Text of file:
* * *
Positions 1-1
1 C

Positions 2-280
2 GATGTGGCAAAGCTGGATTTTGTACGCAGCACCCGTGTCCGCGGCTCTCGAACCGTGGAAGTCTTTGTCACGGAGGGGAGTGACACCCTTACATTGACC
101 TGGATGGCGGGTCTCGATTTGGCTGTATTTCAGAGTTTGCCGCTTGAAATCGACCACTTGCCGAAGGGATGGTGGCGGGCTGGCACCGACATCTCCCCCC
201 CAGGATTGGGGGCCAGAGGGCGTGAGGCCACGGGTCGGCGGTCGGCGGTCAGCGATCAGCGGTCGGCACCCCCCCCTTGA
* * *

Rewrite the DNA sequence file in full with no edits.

Positions 1-1
1 C

Positions 2-280
2 GATGTGGCAAAGCTGGATTTTGTACGCAGCACCCGTGTCCGCGGCTCTCGAACCGTGGAAGTCTTTGTCACGGAGGGGAGTGACACCCTTACATTGACC
101 TGGATGGCGGGTCTCGATTTGGCTGTATTTCAGAGTTTGCCGCTTGAAATCGACCACTTGCCGAAGGGATGGTGGCGGGCTGGCACCGACATCTCCCCCC
201 CAGGATTGGGGGCCAGAGGGCGTGAGGCCACGGGTCGGCGGTCGGCGGTCAGCGATCAGCGGTCGGCACCCCCCCCTTGA